Off-label topical testosterone can also be prescribed for women with little sexual desire, especially postmenopausal. Ingber says that Addyi (flibanserin), an FDA-approved therapy, may be effective in treating low libido among women with hypoactive sexual desire disorders (HSDD).

Clitoral orgasm

You must first and foremost know where your clitoris is. You can experience clitoral orgasm by stimulating your clitoris. Clitoral stimulation is the best way to orgasm for most people.

Get to know your anatomy

Fine says that the clitoris is not just an external nub as we think it is. Fine says, “That’s only the tip of an iceberg.” The clitoris is actually a wishbone-shaped structure which brackets the vaginal opening in pleasure parentheses. For a powerful orgasm, stimulate the entire area.

Match stimulation to your arousal

The elusive G-Spot is a sex phenomenon that has been in fashion over the years. It is real, but it is a myth. If done correctly, G-Spot stimulation can lead to female ejaculation, also known as squirting.

“G is the perfect spot for many people who love internal orgasms,” says Alicia Sinclair (certified sex educator, founder of COTR sex toys). “The command center for the internal clitoris is the squishy spot located approximately one inch within the vaginal canal (upwards towards the belly button).

Slow down

Sinclair says, “Press the right amount of pressure in a slow tapping or circular motion and you may just experience what many refer to as a full-body ogasm.”

Make sure you have the right tools

Sinclair states, “The best way to experience this kind of orgasm is with a pleasure tool made from a hard material like stainless steel or glass and that has an upward curve specially designed for G-Spot stimulation such as Le Wand’s Bow.” Combine the Bow with outward clit playing from a vibrator with toe curling Os and you have your own.

Orgasm at the A-Spot

A-Spot orgasms can be rare due to two reasons. First, most people don’t know that it exists and secondly, there is still confusion about what it actually is. Although some may think A-Spot means anal, it actually refers to the anterior fornix, which is located higher up on the vaginal walls, beyond the G-spot. It is quite far from the anus.

Your arousal should be increased

Anecdotal evidence suggests that this area is associated to rapid lubrication. It can also be sensitive to pressure. You may want to wait until your sexual excitement has increased before touching it,” Jess O’Reilly, Ph.D. says Jess O’Reilly. Jess O’Reilly is a sexologist, relationship expert and We-Vibe expert. The pituitary gland activates and increases levels of dopamine and endorphins can have a palliative affect on the body. This may explain why touch or sensations that feel unpleasant in the early stages of sexual excitement can become overwhelmingly pleasant as the arousal builds.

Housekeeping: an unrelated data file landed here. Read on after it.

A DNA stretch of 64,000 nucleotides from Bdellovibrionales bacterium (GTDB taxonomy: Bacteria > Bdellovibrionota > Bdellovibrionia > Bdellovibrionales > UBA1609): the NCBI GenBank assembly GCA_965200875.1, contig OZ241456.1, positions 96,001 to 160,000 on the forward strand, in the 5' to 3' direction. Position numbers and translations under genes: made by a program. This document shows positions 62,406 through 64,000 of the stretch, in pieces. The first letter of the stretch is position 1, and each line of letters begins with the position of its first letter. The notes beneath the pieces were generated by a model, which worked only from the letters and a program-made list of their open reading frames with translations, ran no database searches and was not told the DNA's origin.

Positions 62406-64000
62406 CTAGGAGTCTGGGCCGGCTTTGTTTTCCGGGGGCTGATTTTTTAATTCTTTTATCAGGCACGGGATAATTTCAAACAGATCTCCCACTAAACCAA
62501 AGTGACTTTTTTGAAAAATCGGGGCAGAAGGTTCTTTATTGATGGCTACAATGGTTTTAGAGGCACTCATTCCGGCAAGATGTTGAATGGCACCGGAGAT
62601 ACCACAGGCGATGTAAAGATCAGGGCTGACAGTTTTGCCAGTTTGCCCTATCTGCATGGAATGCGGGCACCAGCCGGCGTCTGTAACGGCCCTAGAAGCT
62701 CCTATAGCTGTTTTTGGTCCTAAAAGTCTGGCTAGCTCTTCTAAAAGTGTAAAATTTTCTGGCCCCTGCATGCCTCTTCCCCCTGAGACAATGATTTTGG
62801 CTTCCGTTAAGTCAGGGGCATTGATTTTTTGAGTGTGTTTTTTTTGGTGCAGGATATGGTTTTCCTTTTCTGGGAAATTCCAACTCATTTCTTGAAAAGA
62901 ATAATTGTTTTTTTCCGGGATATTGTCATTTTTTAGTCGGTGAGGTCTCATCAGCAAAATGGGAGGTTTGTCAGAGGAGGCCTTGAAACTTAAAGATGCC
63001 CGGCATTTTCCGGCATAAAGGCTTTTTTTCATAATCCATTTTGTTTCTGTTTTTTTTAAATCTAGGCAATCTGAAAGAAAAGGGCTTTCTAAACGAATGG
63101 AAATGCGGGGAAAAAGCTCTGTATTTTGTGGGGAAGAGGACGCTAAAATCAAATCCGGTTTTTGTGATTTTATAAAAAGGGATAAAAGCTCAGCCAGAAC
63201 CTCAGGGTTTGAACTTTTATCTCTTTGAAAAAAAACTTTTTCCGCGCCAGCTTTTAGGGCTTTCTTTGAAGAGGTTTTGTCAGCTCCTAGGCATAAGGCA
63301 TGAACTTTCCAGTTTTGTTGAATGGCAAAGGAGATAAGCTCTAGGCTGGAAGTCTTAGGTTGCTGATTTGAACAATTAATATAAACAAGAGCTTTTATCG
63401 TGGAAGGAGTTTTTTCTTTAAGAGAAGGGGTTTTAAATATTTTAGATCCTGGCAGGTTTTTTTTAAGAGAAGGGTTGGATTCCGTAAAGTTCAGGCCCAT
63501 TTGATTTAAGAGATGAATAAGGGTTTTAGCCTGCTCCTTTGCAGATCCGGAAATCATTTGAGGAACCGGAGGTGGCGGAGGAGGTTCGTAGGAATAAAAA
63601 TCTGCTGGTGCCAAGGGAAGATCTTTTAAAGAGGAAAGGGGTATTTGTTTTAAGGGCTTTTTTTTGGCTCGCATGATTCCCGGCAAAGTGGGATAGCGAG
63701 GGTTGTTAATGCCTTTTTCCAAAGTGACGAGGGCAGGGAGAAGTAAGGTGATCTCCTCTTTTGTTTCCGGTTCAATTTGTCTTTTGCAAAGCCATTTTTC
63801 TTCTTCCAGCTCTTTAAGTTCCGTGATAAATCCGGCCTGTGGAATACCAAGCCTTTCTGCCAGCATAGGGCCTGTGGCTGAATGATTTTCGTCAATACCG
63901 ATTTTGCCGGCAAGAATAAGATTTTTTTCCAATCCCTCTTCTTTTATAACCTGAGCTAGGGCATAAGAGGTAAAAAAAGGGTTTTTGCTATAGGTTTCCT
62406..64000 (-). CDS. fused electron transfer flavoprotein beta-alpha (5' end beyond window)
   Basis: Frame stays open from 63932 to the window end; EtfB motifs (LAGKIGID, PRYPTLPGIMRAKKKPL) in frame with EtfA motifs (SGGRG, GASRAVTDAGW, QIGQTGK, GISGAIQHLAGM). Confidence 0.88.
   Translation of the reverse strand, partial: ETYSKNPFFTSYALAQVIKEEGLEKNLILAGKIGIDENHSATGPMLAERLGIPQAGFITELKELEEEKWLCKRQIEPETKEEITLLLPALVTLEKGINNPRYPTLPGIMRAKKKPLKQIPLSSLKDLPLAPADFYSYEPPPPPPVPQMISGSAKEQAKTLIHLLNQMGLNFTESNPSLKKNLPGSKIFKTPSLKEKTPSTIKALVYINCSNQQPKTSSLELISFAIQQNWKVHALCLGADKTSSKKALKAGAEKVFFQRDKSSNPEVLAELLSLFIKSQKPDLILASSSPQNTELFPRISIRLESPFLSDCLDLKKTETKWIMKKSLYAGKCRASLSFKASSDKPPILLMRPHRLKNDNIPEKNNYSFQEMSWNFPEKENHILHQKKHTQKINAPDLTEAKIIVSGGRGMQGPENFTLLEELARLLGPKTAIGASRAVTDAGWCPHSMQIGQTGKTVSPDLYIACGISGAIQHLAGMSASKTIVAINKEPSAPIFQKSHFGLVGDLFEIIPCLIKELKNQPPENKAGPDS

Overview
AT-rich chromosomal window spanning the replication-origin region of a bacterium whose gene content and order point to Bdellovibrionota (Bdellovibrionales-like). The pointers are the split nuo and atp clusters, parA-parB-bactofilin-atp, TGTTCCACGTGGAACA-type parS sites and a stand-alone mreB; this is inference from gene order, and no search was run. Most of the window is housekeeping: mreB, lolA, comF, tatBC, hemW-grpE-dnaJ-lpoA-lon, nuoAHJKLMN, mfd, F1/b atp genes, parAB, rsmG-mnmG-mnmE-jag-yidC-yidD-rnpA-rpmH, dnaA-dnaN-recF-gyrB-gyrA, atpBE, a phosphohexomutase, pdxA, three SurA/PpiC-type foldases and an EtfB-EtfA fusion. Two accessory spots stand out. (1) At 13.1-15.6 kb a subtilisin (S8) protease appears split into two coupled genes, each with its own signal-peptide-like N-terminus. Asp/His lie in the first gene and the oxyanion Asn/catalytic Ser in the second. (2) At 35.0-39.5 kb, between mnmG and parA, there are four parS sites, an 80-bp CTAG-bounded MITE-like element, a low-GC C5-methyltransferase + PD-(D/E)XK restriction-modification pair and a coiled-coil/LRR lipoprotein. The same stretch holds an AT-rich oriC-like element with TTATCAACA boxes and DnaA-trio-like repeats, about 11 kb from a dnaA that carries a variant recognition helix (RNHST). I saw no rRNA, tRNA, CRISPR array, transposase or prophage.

The U-spot is a good indicator that you are thinking urine. O’Reilly says that the U-Spot is found in the vulval vestibule, in an upside-down U shape around the urethra. It’s basically the tissue around the hole that you pee from.” However, before you start to squeamishly roll yourself into a ball, you need to understand that the U-spot is far from a golden shower. It’s a long way. O’Reilly says that some people enjoy playing in this area with G-spot play, to have an “orgasm”.

Fine says, “I would suggest using an internal toy with hook, such as Arc to apply pressure to the internal vaginal walls while using an external toy to stimulate to achieve this orgasm.”

Explore anal

Dr. O’Reilly says that anal play can be as simple as wearing a plug to your oral or intercourse. Or you could experiment with anal while simultaneously playing with other areas of your body.” To have a mixed orgasm, Dr. O’Reilly suggests.


There is no way to get an oral orgasm. O’Reilly says that some people prefer constant sucking while others prefer rhythmic grinding and a good nose job. Talk to your partner. Talk to your partner about what you feel is working for you. Communication is important even if you don’t use words. Pay attention to your partner’s movements and breathing to ensure you are always on the same page.